|Trim Size / Pages||9.4 x 6.4 in / 352|
A remarkable tale of espionage and intrigue—the story of Wilhelm Canaris, Hitler’s intelligence chief, and his role in the conspiracy to assassinate the Führer.
Admiral Wilhelm Canaris was appointed by Hitler to head the Abwehr (the German secret service) eighteen months after the Nazis came to power. But Canaris turned against the Führer and the Nazi regime, believing that Hitler would start a war Germany could not win. In 1938 he was involved in an attempted coup, undermined by British Prime Minister Neville Chamberlain. In 1940 he sabotaged the German plan to invade England, and fed General Franco vital information that helped him keep Spain out of the war. For years he played a dangerous double game, desperately trying to keep one step ahead of the Gestapo. The SS chief, Heinrich Himmler, became suspicious of Canaris and by 1944, when Abwehr personnel were involved in the attempted assassination of Hitler, he had the evidence to arrest Canaris himself. Canaris was executed a few weeks before the end of the war. In a riveting true story of intrigue and espionage, Richard Bassett reveals how Admiral Canaris’s secret work against the German leadership changed the course of World War II.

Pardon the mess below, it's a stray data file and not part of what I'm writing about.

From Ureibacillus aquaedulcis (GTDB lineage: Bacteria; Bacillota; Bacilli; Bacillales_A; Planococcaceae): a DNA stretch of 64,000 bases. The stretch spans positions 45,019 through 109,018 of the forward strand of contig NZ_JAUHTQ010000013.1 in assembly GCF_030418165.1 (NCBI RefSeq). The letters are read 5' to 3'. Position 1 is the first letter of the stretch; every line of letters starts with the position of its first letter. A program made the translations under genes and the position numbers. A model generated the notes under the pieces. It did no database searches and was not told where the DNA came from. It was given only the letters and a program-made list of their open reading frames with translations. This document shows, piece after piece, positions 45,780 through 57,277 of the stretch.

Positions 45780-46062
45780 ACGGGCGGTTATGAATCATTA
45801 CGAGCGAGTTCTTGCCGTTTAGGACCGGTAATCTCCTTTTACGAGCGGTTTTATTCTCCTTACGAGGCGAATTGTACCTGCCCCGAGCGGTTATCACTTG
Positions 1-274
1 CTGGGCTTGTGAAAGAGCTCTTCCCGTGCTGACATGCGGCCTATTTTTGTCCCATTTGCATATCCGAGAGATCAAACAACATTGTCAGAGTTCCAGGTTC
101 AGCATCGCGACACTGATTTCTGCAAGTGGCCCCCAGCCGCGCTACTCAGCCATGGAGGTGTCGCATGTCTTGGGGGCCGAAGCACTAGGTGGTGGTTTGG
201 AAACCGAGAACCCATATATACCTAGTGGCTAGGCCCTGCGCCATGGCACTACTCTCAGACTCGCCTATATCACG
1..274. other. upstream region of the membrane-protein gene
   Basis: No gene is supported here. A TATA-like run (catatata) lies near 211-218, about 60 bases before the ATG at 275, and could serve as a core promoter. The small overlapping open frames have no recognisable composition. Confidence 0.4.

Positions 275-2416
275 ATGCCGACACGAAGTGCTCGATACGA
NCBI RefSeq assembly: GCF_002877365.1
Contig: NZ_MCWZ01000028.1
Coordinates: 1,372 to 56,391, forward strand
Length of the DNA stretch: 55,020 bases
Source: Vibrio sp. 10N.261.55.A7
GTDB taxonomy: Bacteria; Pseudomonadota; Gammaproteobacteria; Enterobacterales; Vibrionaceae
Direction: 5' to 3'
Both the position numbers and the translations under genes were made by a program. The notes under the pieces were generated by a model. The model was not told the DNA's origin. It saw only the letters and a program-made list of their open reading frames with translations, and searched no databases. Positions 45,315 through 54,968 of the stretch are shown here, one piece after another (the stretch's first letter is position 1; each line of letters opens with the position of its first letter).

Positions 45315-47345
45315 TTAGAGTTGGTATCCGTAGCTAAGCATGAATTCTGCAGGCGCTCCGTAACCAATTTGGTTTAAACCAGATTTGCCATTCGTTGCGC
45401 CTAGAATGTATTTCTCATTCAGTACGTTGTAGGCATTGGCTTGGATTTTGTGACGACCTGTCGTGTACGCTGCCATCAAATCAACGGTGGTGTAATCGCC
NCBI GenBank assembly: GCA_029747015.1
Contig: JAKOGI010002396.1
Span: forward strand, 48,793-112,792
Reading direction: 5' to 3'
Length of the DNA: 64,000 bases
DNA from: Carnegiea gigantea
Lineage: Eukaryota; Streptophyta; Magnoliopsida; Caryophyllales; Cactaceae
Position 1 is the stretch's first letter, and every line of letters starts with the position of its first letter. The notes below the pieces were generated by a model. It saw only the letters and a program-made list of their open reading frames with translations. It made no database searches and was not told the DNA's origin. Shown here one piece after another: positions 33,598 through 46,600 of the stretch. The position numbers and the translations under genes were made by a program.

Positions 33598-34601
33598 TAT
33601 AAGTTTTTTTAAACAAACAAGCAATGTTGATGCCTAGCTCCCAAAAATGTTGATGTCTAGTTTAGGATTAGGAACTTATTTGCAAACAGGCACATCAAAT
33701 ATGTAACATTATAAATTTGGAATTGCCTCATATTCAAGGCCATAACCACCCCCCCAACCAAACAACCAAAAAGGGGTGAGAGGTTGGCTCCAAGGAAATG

Richard Bassett has worked in the City for the last fifteen years advising several of Europe’s largest companies. Previously he worked in Central Europe for many years, first as a professional horn player and then as a staff correspondent of the London Times in Vienna, Rome, and Warsaw, where his dispatches covered the end of the Cold War and gave early warning of the impending disintegration of Yugoslavia. He divides his time between London and the Continent.
“An illuminating history.” The Financial Times
“Fascinating and eminently readable.” The Evening Standard
“Canaris himself emerges from these pages as a remarkable man, unassuming and modest, but with an iron will, great courage and a subtle intelligence, who thought that the dirty work of spying became less sordid if conducted by gentlemen.” The Literary Review (London)